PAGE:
Afghanistan, Iraq, Kosovo, Ireland - every crewmember aboard the Spirit of Falmouth had served in one of these trouble spots, had had almost unimaginably traumatic experiences there, and then had trouble readjusting to civilian life. Some were hospitalised, others ended up living on the streets, many of them found themselves alone and isolated. This unique and inspiring account follows the Spirit of Falmouth's June 2016 voyage around the country these men had sworn to protect. The tall ship is the last remaining Merseyside Pilot Schooner, and the voyage was organised by veterans' charity Turn To Starboard to coincide with the 250th anniversary of the pilot service. The route took the men from Falmouth back to Liverpool, where the service started in 1766, the long way. For many of the men it was a pilgrimage, visiting the places they cherish, family homes, spiritual places, the homes of their heroes. It was a chance for each of them all to finally put to bed the issues they all faced when returning to civilian life. Sailing proved to be greatly restorative, helping them to find purpose in their lives, friendship after months of isolation and finally to regain their sense of worth. This is the story of the Spirit of Falmouth's crew - dramatic, uplifting, moving, and told with the inevitable darkly hilarious humour of those who have served.
At its height in the late twentieth-century, the Soviet Armed Forces boasted one of the world's largest armies. Yet, in the twenty-five years that have passed since the fall of the Soviet Union, much of its material culture has fast disappeared. Soviet Military Badges: A History and Collector's Guide, therefore, offers the reader a timely tour of a little-known subject within the English language. In its pages are detailed the badges awarded to the officers and men of the Soviet Army, Navy, Air Force and Frontier Guards found during the Cold War era. Captured in full colour and accompanied by a wealth of archive photographs, this book examines such categories as sports badges, proficiency clasps, and awards for excellence from the start of the Cold War in 1949 through to the end of the USSR in 1991. Each section is observed in detail using the obverse and reverse views in order to identify and date each badge, in addition to charting the changes in design and manufacture encountered over time (often helping the reader identify the rarer and more valuable examples). Richard Hollingdale is a writer and academic historian specialising in the armies of the Eastern Bloc. He is a frequent contributor to The Armourer Magazine and has written numerous articles on the Soviet military and other Warsaw Pact nations. His earlier publication, Warsaw Pact Badges, offered the first detailed study of Eastern Bloc badges in the English language. Soviet Military Badges follows this tradition by presenting the reader with a detailed catalogue of Soviet badges that can be used as both a history and a collector's guide.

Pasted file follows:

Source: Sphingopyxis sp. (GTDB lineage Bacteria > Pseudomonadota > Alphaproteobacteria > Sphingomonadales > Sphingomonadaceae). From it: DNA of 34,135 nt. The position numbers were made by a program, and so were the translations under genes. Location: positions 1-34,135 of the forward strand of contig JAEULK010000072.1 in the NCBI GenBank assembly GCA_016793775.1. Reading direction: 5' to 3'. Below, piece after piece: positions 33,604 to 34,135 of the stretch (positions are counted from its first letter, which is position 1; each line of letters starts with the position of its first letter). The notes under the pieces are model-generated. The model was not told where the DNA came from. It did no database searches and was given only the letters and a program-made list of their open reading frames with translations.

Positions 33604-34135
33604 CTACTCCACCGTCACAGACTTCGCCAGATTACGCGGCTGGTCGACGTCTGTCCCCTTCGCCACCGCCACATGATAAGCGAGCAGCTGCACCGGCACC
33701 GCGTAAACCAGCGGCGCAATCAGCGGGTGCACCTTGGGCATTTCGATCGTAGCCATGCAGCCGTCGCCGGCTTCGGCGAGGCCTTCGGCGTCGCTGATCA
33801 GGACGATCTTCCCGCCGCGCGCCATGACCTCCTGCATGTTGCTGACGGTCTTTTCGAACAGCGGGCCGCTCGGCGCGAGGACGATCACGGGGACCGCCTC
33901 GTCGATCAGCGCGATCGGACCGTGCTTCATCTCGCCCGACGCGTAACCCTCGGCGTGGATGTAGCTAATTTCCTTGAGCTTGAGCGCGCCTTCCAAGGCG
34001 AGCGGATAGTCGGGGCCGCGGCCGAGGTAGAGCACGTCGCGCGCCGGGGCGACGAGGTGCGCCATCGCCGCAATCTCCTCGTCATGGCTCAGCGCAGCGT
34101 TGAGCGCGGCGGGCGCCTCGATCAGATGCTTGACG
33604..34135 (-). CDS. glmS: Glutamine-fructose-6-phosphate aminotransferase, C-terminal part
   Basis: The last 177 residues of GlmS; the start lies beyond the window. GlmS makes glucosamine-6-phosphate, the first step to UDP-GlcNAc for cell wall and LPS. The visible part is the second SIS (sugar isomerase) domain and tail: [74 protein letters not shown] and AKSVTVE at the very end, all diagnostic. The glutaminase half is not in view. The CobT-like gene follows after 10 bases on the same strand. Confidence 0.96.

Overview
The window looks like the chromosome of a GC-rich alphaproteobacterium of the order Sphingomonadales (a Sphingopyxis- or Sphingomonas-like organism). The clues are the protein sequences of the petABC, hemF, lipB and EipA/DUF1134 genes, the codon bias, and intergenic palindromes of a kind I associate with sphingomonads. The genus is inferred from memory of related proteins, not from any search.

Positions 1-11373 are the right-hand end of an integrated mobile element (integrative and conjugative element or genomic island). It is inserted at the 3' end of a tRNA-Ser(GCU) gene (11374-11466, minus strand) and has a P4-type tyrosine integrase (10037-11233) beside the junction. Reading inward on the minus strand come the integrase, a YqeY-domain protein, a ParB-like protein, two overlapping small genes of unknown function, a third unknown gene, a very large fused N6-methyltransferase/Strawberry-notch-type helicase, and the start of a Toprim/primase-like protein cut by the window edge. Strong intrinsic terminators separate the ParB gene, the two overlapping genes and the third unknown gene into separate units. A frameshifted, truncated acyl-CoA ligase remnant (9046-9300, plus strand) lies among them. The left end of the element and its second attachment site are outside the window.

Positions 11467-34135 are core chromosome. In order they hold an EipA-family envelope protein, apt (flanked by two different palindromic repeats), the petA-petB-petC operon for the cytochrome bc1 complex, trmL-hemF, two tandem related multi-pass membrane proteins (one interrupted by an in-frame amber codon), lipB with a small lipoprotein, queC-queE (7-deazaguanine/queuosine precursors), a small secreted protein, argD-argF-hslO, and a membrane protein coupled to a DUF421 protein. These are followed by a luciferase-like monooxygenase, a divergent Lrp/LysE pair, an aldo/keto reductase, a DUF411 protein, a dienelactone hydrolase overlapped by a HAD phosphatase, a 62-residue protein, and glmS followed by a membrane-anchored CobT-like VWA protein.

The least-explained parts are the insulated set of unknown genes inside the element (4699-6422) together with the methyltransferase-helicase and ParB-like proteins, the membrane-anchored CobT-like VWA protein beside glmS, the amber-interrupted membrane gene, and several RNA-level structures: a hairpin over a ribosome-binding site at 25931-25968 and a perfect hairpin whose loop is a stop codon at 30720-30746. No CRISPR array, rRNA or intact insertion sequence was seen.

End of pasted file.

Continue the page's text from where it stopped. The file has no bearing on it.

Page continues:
Inspired by the discovery of her father's long-forgotten photos, diaries and letters from home, the author set about creating this book as a tribute to the bravery and sacrifices made by the armed forces in the often over-looked Indian sub-continent area of conflict, 5,000 miles away from home. Now, after six years of work and research, this book has culminated in a tremendous insight into the appalling hardships and working conditions as well as the ingenuity of the often forgotten RAF ground crew who kept the warbirds in the air. Deprived by the RAF of his Pilot's Licence due to colour blindness, Peter was based firstly in central India, maintaining old planes that were already obsolete, and then in Burma where the ground crew were also flying as cargo handlers and stretcher bearers, having to land and take off in the most hazardous of conditions on short bush strips hacked out of the Japanese-infested jungles.